Sean Giambrone is only 19 — and a young-looking 19 at that — but he carries within him the nostalgic memories of a man in his 40s.
That man is Adam F. Goldberg, whose Jenkintown boyhood is still being mined for material as ABC's 1980-something-set sitcom The Goldbergs returns for its sixth season Wednesday, Sept. 26, with an episode that includes both a tribute to the 1984 John Hughes film Sixteen Candles and a re-creation in Redondo Beach, Calif., of Atlantic City the way Goldberg, the show's creator, remembers it from family vacations.
"It's weird. I get super-nostalgic about certain songs that come on because … some big personal moments happen on the show, and so hearing a song can bring me back to those. So now I'm nostalgic in this hybrid now [and] '80s time as well," Giambrone said in an interview during an ABC event in Beverly Hills last month. "It's bizarre."
It doesn't hurt that he's grown up in an era in which the pop culture of the past is never more than a click or two away. "Since technology allows you to see music of all time, I generally gravitate toward [music from the] '70s – '50s, '60s, '70s, and '80s," he said.
Still, it's telling that when the Giambrone, who grew up in Michigan, was asked what he saw on a visit to Philadelphia last year, he replied: "I went into a Wawa."
And, OK, Giambrone, a history buff, also visited Independence Hall, the Liberty Bell, and Elfreth's Alley, but the experience that clearly stuck was the stop in Jenkintown, where, beyond the iconic convenience store, he got to see such Goldbergs landmarks as the Hiway Theater and Kremp Florist, which is owned by the real Goldberg family's former neighbors. "It was cool to see their operation," he said.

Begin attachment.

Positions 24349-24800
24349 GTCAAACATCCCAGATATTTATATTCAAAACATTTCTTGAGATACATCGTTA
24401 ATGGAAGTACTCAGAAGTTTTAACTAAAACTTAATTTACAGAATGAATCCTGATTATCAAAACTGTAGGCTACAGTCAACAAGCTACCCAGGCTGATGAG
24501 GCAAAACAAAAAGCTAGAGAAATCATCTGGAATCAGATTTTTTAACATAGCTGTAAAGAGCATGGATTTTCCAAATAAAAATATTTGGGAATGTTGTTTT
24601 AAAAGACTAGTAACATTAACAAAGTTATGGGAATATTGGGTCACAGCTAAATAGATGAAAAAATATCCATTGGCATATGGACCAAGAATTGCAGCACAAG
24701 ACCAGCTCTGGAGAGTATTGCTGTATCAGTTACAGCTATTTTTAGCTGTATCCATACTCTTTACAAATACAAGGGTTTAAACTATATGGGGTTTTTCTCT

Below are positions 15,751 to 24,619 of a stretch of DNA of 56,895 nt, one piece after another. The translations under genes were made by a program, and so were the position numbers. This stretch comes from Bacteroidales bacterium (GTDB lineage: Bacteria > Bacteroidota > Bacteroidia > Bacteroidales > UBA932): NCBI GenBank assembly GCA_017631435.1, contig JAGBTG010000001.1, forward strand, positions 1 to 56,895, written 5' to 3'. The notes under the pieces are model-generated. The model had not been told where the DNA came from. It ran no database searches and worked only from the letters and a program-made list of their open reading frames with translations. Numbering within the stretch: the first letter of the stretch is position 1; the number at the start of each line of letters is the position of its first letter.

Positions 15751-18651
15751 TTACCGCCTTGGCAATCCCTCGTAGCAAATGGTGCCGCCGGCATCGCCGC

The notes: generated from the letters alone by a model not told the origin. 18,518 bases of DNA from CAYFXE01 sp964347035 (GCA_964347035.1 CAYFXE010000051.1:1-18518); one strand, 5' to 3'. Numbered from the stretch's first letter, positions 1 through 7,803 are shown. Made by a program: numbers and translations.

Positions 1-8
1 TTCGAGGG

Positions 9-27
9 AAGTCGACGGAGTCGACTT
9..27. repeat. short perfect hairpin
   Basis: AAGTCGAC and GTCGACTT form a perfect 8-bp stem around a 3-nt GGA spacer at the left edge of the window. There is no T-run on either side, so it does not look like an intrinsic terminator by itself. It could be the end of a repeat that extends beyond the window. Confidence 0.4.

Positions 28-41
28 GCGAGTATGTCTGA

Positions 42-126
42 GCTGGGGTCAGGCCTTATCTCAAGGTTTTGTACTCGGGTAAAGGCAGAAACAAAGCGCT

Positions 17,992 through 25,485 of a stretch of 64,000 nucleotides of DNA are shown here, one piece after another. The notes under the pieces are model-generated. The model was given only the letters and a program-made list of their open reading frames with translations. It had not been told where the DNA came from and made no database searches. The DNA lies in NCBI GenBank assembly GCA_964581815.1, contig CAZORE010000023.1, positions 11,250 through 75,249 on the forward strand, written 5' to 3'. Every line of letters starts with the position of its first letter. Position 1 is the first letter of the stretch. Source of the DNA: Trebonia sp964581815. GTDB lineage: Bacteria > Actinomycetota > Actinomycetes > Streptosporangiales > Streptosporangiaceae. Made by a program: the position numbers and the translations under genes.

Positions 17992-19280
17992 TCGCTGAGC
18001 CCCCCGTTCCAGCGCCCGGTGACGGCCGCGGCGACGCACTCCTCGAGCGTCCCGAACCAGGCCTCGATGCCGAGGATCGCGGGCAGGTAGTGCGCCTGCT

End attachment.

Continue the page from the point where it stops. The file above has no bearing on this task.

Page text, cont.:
"Seems like a really nice area," Giambrone said of his character's hometown. "I would've liked to have had lunch there or something, but it was just a quick scurry about."
Working on The Goldbergs, whose stories are often drawn from incidents in the real Adam's life that were immortalized in his home movies, "it becomes your favorite stories are his childhood," Giambrone said.
"Your celebrities are like his mom [portrayed on the show by Wendi McLendon-Covey]. When she walks on set, that's a celebrity," he said. "You just hear about them so much, you know them. It's a similar feeling to seeing someone you see on TV and thinking that you know them."
Plus, "hearing any information about his childhood just gets me super-excited."
Super-excited is probably the quality that most links the actor and the man whose adolescence he's portraying. What got Giambrone hired, Goldberg told me last year, was that "in his audition he talked about his love of video games. … No other kid who auditioned gave any kind of normal story."
They're joined, too, by an early interest in filmmaking, Giambrone having begun at 7 or 8 making action movies at home with his older brother.
"Making like an adult production would just be super-cool," said the actor, who's trying to take advantage of time spent on the show's Culver City, Calif., set.
"I've been shadowing editors and I've been shadowing a couple of other people on the set, but I think because I really want to shadow a director I've been kind of procrastinating about asking about it," he said. "The group of directors that they bring in are just wonderful. And they're all super-sweet people, so I'd love to learn how to be as cool a person as they are and create the product they're able to."